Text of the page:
Posted in Philippine economics, Philippine politics, Philippines, politics | Tagged: , , , , , , , , | 17 Comments »

Prospects for Makabayan

Posted by butalidnl on 2 June 2010

Now that the elections are over, Makabayan (the alliance consisting of Bayan Muna, Gabriela, Kabataan and ACT partylist groups) needs to take stock of its gains, and what its options for the future are. First, the gains. It seems that Makabayan would get at least 5 congress seats (maybe as much as 8 ) for this coming Congress. This is an enormous achievement, which they should put to good use.  On the other hand, its senatorial candidates Liza Maza and Satur Ocampo failed dismally to get elected – becoming only the 25th and 26th in the senatorial race. Both the positive and negative factors should play a role in Makabayan’s future.

Comprehensive Legislative Agenda
With the gains in Congress, Makabayan is clearly becoming a force to reckon with in Congress. In a Congress where personalities count, Makabayan representatives could present a unified stand on principle.  Before doing this, though, they need to have a clear comprehensive legislative agenda, drawn up on the basis of the specific advocacies of its member partylists, and on a unified vision of what kind of reform agenda they should push in Congress. Because otherwise, Makabayan will continue with its adhoc approach to lawmaking, and the reactive nature of its interventions.

I think that such a comprehensive legislative agenda, as well as a worked out strategy of how they intend to push it, will take the Makabayan lawmakers to a point where they will be able to push for progressive laws. If they really bundle their forces together, they could win over other partylist groups to their side, as well as district representatives, and could potentially form and lead a progressive bloc, which the other blocs in Congress will have to deal with. They can really get things done.

Independent Political Force
The experiment with Liza Maza and Satur Ocampo running for senate failed; but Makabayan should learn from this failure, instead of getting mired in it. The senatorial campaign showed that while Makabayan has a strong mass base, but that it did not gain significantly from allying itself with Villar’s Nacionalista Party. Rather, it was the Nacionalista Party which gained from Makabayan. In addition, being in the same senatorial slate as Bongbong Marcos confused Makabayan’s mass base on the true nature of the Marcoses; it also hindered Satur and Liza from attacking Bongbong Marcos and the legacy that he represented. I think that the Bongbong Marcos connection was the single biggest blunder in the senatorial campaign.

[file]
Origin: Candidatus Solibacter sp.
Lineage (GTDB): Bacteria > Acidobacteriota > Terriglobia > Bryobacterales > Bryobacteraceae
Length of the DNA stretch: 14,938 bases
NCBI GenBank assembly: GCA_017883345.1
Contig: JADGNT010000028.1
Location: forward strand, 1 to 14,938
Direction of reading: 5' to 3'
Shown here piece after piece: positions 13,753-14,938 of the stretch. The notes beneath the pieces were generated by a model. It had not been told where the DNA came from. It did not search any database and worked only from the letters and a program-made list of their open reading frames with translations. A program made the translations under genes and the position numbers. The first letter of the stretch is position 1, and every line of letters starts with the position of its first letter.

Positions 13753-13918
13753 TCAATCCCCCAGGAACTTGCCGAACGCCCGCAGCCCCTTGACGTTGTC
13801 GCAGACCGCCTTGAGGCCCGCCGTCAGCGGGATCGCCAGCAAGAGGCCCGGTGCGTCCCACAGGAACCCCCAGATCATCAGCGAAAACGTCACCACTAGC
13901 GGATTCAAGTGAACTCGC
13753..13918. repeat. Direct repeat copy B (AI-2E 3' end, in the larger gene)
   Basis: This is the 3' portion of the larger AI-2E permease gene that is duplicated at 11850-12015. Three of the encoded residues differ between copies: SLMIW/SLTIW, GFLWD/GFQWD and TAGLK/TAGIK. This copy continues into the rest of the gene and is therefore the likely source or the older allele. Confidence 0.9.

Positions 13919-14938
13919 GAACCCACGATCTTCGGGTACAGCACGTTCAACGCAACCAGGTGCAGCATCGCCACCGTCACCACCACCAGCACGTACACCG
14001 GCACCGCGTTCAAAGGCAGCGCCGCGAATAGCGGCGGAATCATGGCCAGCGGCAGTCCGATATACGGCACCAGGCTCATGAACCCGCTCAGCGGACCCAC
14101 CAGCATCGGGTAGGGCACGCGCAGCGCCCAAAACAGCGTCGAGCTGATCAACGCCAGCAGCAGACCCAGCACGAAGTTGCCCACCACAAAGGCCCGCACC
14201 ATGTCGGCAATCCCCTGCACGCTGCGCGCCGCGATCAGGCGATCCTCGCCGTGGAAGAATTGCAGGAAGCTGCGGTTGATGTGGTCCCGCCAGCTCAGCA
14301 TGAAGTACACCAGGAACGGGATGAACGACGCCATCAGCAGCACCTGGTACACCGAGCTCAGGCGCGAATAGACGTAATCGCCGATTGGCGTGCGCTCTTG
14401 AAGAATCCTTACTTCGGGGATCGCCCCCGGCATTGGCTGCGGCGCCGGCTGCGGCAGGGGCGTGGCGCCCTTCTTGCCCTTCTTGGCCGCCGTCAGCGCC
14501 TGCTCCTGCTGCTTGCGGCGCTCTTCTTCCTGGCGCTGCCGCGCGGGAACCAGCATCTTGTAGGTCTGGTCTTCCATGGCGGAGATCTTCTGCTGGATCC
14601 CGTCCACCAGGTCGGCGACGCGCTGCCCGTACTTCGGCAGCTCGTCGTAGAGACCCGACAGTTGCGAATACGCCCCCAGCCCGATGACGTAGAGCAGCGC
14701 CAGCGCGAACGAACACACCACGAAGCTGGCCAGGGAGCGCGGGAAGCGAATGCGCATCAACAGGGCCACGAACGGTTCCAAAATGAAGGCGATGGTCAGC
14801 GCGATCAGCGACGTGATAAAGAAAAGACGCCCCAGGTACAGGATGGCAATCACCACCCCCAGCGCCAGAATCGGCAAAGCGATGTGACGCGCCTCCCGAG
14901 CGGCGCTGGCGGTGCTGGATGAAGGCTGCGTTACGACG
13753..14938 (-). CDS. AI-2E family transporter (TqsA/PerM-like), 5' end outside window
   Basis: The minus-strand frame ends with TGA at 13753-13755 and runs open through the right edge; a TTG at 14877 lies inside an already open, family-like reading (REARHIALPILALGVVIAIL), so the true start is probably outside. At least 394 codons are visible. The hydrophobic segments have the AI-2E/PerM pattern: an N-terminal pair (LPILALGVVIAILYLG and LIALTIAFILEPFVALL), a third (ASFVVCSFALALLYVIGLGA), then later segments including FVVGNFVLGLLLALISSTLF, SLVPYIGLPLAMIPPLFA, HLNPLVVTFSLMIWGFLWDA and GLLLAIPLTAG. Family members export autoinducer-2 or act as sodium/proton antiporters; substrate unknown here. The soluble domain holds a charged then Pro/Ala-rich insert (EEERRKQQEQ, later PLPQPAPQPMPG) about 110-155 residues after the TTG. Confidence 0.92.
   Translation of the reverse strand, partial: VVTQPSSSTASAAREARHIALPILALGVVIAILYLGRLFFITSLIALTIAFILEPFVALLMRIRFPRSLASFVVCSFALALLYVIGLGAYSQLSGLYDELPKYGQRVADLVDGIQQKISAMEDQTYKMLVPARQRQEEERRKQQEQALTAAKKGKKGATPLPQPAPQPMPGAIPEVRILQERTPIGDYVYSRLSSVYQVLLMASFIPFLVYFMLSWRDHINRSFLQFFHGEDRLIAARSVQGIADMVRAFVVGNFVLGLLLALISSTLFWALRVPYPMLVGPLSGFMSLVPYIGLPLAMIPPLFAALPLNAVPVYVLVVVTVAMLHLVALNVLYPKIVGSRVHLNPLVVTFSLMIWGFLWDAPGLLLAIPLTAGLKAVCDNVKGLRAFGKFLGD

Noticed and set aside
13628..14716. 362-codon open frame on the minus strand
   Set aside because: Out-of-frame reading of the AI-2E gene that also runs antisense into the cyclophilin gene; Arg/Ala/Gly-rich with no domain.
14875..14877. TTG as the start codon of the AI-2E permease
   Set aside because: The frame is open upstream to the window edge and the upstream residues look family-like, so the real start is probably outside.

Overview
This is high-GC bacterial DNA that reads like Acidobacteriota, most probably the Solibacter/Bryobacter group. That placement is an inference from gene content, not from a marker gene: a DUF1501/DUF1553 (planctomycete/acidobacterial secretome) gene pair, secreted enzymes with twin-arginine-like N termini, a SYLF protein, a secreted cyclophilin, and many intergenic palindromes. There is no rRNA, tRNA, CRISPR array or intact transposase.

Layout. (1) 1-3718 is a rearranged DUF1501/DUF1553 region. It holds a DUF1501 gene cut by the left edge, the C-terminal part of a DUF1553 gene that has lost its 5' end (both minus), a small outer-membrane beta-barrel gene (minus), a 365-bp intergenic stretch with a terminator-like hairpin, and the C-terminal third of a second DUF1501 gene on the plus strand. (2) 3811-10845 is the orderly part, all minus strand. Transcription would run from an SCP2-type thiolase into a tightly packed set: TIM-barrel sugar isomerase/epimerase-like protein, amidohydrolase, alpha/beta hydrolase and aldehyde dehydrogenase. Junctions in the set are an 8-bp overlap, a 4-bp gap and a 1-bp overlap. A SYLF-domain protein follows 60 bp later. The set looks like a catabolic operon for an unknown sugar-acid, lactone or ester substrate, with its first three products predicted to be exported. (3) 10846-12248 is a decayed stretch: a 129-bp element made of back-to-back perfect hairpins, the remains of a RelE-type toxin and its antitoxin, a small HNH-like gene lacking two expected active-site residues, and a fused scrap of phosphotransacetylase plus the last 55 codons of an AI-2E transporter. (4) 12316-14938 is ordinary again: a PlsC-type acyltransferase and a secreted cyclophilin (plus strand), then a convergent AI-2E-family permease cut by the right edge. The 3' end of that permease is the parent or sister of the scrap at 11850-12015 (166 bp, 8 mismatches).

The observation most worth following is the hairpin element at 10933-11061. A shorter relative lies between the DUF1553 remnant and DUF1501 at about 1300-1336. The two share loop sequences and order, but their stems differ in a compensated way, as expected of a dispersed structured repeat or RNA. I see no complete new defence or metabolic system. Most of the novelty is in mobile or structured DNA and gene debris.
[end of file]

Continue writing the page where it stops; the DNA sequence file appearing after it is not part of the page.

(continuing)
Makabayan should simply run as an independent political force, and not officially ally itself to an established traditional party. Perhaps traditional parties could “adopt” Makabayan candidates in their slates, but Makabayan should really avoid becoming an integral part of a slate – lest they fall into a similar trap again.

Then, again, one would ask: what use it would be to field independent candidates? To this, we can say that winning is not everything. Senatoriables have an unprecedented access to media which would be excellent for providing sharp analysis, and propagating the overall line of Makabayan to a national audience. I think it is worthwhile to do so, even though it will be admittedly more difficult to win an election given the state of things at the present. But who knows?

Local Positions
Another lesson that Makabayan should learn is one coming from Akbayan. Akbayan is slowly, quietly, fielding candidates to local political office. It has won some, and lost others. But the fact is that as Akbayan gains strength in the local field, it also strengthens its national posture. And the local field is a great way of developing electoral cadre, and of experimenting at the implementation of a program, and not merely at legislating it.

Makabayan is much better positioned that Akbayan to field local candidates. And it probably has already done so, although even more quietly, than Akbayan. But it is not enough to just have quiet sympathizers run for Makabayan, because the link with the national would not be clear nor natural. The local candidates of Makabayan should run openly as Makabayan where possible, in order to maximize the projection of the party itself, so that it could also gain from the local at the national level.

Well, these are just some suggestions for the future of Makabayan. Will Makabayan finally make an impact in Philippine politics? Or will it continue to plod along?